WASHINGTON, D.C. - It’s hard to imagine a better day than Thanksgiving to celebrate an American success story. In this one, a group of immigrants who were tired of paying rent in a neglected building agreed to buy the place and turn it into a co-op. Then, they'll live happily ever after-- or at least they are getting there.
It’s a story passed down from generation to generation. In America, anything is possible.
A total of 18 immigrant families working in hotel laundries, restaurants and blue collar jobs come together to secure a loan for $1.8 million. They purchased the apartment building located at 3121 Mount Pleasant Street NW.
"All of us here, we fight on this property," said co-op vice president Jose Chopin in an interview Thursday.
Oh and it wasn’t easy. In fact, it was touch and go right up until closing. Chopin was getting anxious.
"So what's happening? Is this going to happen or not?" Chopin wondered out loud.
Days went by, emails were exchanged, wrinkles were ironed out, and then the word-- the building is yours.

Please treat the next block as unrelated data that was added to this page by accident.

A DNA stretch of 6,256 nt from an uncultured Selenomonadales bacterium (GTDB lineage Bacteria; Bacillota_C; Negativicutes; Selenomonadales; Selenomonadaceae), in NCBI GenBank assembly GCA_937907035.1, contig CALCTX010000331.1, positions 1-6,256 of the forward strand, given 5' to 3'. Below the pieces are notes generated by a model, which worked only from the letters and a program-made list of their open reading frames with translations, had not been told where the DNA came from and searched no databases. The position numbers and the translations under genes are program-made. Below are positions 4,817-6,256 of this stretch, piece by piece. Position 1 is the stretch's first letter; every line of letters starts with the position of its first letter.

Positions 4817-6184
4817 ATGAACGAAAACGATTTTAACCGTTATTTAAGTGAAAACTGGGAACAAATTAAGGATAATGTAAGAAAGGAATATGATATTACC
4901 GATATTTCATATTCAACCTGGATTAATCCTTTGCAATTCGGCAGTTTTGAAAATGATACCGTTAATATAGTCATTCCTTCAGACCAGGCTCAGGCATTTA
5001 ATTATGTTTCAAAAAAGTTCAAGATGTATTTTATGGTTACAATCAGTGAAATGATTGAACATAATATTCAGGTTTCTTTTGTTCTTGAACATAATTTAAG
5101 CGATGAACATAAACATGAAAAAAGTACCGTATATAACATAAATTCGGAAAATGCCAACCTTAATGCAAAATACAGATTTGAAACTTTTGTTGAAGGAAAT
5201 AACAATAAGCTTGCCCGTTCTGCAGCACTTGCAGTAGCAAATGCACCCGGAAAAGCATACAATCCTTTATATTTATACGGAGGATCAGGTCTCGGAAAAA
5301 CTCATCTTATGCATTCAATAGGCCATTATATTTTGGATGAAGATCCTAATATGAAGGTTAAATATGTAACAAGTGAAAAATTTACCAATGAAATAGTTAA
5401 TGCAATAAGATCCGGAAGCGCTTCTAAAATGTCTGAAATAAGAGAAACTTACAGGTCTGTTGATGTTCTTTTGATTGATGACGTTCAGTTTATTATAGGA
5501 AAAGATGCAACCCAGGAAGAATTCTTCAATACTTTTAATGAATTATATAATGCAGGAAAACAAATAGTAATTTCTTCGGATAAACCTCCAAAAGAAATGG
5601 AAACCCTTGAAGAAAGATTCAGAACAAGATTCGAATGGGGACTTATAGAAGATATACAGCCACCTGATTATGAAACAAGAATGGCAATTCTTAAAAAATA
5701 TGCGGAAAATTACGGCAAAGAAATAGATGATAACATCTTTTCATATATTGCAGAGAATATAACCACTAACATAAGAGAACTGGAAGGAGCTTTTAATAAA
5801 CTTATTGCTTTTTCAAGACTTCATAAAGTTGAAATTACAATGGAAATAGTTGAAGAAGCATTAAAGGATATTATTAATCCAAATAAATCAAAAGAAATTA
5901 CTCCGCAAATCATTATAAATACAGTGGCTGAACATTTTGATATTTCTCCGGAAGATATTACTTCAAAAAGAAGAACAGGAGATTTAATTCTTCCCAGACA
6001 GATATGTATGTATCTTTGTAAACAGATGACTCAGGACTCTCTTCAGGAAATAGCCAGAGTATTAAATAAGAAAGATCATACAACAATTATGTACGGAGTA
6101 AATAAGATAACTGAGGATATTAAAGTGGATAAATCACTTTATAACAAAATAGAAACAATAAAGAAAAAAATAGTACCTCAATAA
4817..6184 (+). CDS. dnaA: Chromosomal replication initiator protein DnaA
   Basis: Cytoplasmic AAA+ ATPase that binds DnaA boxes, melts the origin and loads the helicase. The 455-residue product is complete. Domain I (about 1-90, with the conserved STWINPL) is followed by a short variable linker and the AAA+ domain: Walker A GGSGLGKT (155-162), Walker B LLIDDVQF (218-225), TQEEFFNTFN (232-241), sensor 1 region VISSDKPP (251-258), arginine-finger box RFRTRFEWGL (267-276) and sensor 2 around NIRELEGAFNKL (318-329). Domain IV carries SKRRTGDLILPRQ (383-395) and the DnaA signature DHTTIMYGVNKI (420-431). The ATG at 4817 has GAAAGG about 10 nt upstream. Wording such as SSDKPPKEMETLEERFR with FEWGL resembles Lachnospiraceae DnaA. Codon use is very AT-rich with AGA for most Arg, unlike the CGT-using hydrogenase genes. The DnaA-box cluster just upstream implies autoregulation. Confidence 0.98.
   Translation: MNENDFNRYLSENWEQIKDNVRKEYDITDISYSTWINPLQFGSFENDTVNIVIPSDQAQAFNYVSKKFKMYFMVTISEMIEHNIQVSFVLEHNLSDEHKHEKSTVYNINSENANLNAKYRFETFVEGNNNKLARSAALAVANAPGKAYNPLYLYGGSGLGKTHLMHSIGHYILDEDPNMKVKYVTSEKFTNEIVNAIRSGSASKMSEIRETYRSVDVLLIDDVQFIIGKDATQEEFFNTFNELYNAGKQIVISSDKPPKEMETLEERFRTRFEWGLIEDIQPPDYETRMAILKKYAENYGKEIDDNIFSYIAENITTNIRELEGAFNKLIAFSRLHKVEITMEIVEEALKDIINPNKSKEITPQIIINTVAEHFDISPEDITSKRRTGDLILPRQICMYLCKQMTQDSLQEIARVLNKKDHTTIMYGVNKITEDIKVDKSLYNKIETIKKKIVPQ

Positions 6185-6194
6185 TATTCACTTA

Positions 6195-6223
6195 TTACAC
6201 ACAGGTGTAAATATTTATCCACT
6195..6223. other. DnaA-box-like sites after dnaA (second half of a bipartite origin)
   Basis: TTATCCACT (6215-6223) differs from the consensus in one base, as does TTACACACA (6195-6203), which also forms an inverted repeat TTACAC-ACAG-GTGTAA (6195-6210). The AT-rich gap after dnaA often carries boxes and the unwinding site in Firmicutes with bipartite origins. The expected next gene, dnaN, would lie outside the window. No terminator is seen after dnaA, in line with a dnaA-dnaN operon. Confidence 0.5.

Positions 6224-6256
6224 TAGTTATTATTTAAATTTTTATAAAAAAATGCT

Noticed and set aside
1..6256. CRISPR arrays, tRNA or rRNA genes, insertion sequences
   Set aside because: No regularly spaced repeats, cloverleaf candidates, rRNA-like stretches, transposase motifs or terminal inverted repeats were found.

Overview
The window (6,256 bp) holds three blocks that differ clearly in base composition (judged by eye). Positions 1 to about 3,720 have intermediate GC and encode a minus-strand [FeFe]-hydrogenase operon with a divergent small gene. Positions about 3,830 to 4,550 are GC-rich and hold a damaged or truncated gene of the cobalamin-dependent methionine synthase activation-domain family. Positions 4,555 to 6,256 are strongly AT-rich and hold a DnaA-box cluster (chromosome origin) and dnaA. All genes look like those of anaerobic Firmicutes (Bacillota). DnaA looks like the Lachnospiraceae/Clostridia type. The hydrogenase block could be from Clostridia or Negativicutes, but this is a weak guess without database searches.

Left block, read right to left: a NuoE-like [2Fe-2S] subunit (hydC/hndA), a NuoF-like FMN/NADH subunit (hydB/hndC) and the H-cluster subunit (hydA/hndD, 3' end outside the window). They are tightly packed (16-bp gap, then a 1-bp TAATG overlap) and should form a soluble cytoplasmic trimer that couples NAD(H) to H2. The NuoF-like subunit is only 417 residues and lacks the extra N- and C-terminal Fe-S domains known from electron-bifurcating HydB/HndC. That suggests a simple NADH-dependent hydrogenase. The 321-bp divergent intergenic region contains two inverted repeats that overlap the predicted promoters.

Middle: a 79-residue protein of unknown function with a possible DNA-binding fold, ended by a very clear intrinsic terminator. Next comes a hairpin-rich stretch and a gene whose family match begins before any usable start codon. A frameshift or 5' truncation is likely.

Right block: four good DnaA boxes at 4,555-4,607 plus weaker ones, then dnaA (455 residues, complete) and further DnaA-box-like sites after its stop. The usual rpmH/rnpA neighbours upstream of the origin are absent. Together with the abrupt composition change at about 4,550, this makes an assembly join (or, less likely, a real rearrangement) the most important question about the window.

"I was there signing the papers, they were like a ton of papers-- like this!" Chopin demonstrated by holding his hands about two feet apart.
The 18 families that purchased the building said they came together for one main reason; they were tired of the gentrification that was pushing so many other low-income families out of the neighborhood.
Buying the building was one challenge. Renovating it is another. Saul Solorzano helped the co-op secure the loan.
"There is a need for a new roof, a new electrical system, new plumbing system,” said Saul Solorzano with Carecen, the group that helped the families secure the loan, “and to do some rehab inside the apartments so they can have new kitchens and new bathrooms."
It's a job estimated to cost around $2 million-- a project that requires everyone to move out for at least six months. It's an inconvenience for sure, but so necessary.
"Right now it's good, but the apartment is not very well,” said resident Victoria Chopin, “because it's cold. The heater is not very good. Everything is too bad-- the light."
So the 18 families who live there now give thanks for their dream come true with answered prayers.